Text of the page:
I don’t think I’m old enough (at 20) to know the exact effect it’s all had…no doubt it’ll come out the older I get!
    It’s so fascinating though 😀

  2. My family was and always has been obsessed with food! On all family vacations (and still to this day) we would plan what and where to have each and every meal, and then everything else was just filler. I think thats a lot of what led to me overdoing it with food and letting my weight get so out of control. Now, I still am pretty food-centric, but I try to make my focus on healthy and nutritious food.

  3. My family was always very tight knit so I see that as something that I desire for my family one day. We always felt open enough to tell each other anything and while it wasn’t always received well, we supported each other and loved each other through it. I’m grateful that my parents stressed the importance of family and didn’t let us just leave the house on a whim or not eat dinner at the dinner table. All of those things make a huge difference in the outlook on family.

  4. I also grew up in a single parent environment and it completely molded who I am and a lot of my convictions! And I couldn’t be more proud of it. I laughed and completely agreed with your comment about always getting or giving a bag of food or whatnot when visiting family. My Grandmother has done this for years, and now my Mom does it. I can’t go home without coming back to TONS of stuff, but I love it now for the quirkiness of it. In my case it’s not always food, but knick knacks and crafts. Often there is a random 1lb bag of no-name Splenda for instance (umm, thanks?), or if I’m lucky Grandma’s chewy bars. I also love now seeing the similarities between my Mom, Grandma and myself, which I may not have fully appreciated before.

  5. I had an AMAZING upbringing. I talk about it alot on my blog, but I seriously have the most incredible, perfect-to-me family. It has made me have such a strong faith and a great outlook on family. I can’t wait to do the same for my own.

  6. My upbringing really focused on how and when to spend money. If you are putting in a major investment, such as a house or car, that is when you buy something nice. However, if it’s something little, go to the dollar store 🙂

    I never had to finish all the food on my plate, but I do that personally. I absolutely hate wasting food. I always try to incorporate some food that’s almost expired into a recipe 🙂

  7. I admit I grew up in a priviliged family, but my parents never spoiled my sister and I. We were never bought fancy clothes, cars, or other material things, and my parents made sure we knew that just because they had a lot didn’t mean we were entitled to it. The things my parents did spend money on was philanthropy, education, and traveling, which has shaped me into who I am today. Giving back is extremely important to me, I’m so grateful for having the educational opportunities I did through college (I’m putting myself through grad school), and seeing the world / interacting with other cultures and developing a world view is where I like to focus my spare change.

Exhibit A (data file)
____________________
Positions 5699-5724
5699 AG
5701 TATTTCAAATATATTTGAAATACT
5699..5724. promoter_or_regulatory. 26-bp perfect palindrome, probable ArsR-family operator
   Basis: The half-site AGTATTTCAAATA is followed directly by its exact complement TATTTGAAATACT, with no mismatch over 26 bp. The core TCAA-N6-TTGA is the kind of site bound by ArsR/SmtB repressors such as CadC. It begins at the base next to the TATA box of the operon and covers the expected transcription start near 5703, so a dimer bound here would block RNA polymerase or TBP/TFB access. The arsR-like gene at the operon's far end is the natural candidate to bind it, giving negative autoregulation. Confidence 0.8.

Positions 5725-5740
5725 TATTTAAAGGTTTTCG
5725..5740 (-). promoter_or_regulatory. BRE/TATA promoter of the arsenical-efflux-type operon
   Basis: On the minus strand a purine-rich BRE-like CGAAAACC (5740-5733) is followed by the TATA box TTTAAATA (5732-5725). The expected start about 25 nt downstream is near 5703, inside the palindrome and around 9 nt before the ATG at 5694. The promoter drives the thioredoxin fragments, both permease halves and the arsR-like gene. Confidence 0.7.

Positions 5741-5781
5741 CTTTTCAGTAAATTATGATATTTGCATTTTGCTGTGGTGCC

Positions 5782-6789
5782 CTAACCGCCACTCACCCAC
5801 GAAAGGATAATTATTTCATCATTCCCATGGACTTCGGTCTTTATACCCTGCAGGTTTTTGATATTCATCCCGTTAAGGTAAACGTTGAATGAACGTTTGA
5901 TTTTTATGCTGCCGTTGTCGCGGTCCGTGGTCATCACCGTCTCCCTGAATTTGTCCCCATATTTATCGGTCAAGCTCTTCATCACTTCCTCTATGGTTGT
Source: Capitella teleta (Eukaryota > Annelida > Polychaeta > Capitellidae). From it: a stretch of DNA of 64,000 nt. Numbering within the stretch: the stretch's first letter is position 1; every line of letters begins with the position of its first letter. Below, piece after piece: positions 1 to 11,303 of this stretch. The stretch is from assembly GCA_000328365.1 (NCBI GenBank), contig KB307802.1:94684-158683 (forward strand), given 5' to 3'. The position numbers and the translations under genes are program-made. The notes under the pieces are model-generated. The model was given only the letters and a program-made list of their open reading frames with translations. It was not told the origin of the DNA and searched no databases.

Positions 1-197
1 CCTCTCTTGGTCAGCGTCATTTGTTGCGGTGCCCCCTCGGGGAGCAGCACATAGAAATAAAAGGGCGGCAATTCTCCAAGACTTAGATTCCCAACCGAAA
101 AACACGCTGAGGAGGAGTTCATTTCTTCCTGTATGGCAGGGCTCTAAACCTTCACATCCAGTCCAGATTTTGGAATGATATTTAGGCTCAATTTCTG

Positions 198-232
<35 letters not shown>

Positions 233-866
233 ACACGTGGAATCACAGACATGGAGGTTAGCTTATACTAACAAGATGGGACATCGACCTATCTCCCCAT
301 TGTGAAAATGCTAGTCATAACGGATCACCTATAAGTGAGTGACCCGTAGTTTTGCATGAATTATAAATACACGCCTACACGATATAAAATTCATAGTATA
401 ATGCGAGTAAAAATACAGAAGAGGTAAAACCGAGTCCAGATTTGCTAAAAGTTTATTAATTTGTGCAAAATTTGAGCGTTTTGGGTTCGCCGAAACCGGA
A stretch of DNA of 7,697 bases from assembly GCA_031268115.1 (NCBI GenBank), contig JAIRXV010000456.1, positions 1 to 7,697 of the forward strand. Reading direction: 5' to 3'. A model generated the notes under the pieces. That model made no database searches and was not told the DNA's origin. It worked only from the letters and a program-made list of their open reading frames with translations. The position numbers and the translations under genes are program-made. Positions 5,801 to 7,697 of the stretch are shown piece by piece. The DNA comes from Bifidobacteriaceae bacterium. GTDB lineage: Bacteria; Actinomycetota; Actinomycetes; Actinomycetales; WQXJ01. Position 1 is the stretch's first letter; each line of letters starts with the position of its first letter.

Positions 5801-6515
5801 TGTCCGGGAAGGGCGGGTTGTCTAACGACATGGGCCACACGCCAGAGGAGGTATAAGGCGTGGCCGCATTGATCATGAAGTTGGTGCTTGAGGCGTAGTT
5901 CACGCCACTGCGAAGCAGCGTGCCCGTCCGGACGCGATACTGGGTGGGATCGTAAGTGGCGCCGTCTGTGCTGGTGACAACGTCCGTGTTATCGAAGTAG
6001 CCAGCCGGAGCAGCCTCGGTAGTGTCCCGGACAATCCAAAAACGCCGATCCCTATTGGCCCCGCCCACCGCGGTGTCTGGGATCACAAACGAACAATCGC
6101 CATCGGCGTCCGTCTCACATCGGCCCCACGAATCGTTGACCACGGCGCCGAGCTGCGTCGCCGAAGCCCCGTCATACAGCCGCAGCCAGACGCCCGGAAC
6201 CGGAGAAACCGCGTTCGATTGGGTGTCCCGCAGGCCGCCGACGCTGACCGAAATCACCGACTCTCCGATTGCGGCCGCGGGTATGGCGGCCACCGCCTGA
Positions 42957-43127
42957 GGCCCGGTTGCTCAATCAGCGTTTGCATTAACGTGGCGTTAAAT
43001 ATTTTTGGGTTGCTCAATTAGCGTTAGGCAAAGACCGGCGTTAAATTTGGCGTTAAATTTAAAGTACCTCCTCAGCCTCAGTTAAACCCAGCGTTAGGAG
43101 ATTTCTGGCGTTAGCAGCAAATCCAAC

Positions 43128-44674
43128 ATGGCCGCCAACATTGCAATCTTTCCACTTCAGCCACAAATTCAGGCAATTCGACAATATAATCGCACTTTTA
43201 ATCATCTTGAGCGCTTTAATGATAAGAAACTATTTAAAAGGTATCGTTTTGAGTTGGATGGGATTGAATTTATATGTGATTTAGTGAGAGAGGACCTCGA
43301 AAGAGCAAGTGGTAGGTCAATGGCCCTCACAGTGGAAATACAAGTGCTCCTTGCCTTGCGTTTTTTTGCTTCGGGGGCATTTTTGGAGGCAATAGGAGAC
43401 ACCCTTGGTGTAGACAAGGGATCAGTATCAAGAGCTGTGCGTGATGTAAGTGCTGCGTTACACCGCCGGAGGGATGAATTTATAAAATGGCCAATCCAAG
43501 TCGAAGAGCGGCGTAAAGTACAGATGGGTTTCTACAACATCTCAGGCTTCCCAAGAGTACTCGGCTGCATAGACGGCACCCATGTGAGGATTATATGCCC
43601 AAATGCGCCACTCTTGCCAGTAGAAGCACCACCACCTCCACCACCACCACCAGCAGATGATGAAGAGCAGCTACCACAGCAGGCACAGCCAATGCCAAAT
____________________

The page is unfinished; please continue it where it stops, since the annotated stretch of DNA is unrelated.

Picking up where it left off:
8. Oh, I’m a lot like my parents actually. It’s funny because we always think we’ll be SO different and as the years go by we realize that yeah, we’re actually starting to sound like and act like them in many situations!

  9. wow, there are so many things there! I would say that my parents never wasted anything either, but at the same time we would always be forced to clean out our closets and everything about once a year. while sometimes i’m attached to things, a lot of times i’m not, so i don’t have a problem with giving it away at all. we didn’t have a ton of money though, so i also learned how to save well and everything too. one thing i really appreciate is the fact that my parents have been together for almost 40 years! it’s set a really great example of love, affection, and working through conflict for my sister and i in all of our relationships 🙂

  10. I have a great family and extended family that made my childhood so fun! There was always a sense that you do anything for family and if someone needed you, you would be there no matter what. I thought that was normal, but after going off to college and even getting married and getting a first hand look into others upbringings, that’s not always the case. Now I realize something that I took for granted because I thought it was “normal” is very special.